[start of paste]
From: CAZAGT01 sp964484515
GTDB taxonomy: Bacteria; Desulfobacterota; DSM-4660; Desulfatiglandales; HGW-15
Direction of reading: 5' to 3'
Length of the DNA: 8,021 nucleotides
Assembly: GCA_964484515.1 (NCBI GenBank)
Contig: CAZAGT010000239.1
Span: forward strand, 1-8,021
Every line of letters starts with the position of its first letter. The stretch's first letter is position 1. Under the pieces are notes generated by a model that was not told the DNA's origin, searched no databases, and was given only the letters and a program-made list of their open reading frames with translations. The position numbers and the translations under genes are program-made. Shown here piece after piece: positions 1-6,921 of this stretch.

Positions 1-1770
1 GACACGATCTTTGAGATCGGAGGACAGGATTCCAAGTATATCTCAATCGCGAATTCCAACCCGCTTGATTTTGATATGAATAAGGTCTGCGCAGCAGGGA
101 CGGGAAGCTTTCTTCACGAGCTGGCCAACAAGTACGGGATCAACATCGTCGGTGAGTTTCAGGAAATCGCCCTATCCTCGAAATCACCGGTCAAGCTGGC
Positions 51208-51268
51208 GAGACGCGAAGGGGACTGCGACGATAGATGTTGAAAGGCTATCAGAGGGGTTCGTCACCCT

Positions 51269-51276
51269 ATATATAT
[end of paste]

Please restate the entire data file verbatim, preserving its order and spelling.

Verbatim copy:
From: CAZAGT01 sp964484515
GTDB taxonomy: Bacteria; Desulfobacterota; DSM-4660; Desulfatiglandales; HGW-15
Direction of reading: 5' to 3'
Length of the DNA: 8,021 nucleotides
Assembly: GCA_964484515.1 (NCBI GenBank)
Contig: CAZAGT010000239.1
Span: forward strand, 1-8,021
Every line of letters starts with the position of its first letter. The stretch's first letter is position 1. Under the pieces are notes generated by a model that was not told the DNA's origin, searched no databases, and was given only the letters and a program-made list of their open reading frames with translations. The position numbers and the translations under genes are program-made. Shown here piece after piece: positions 1-6,921 of this stretch.

Positions 1-1770
1 GACACGATCTTTGAGATCGGAGGACAGGATTCCAAGTATATCTCAATCGCGAATTCCAACCCGCTTGATTTTGATATGAATAAGGTCTGCGCAGCAGGGA
101 CGGGAAGCTTTCTTCACGAGCTGGCCAACAAGTACGGGATCAACATCGTCGGTGAGTTTCAGGAAATCGCCCTATCCTCGAAATCACCGGTCAAGCTGGC
Positions 51208-51268
51208 GAGACGCGAAGGGGACTGCGACGATAGATGTTGAAAGGCTATCAGAGGGGTTCGTCACCCT

Positions 51269-51276
51269 ATATATAT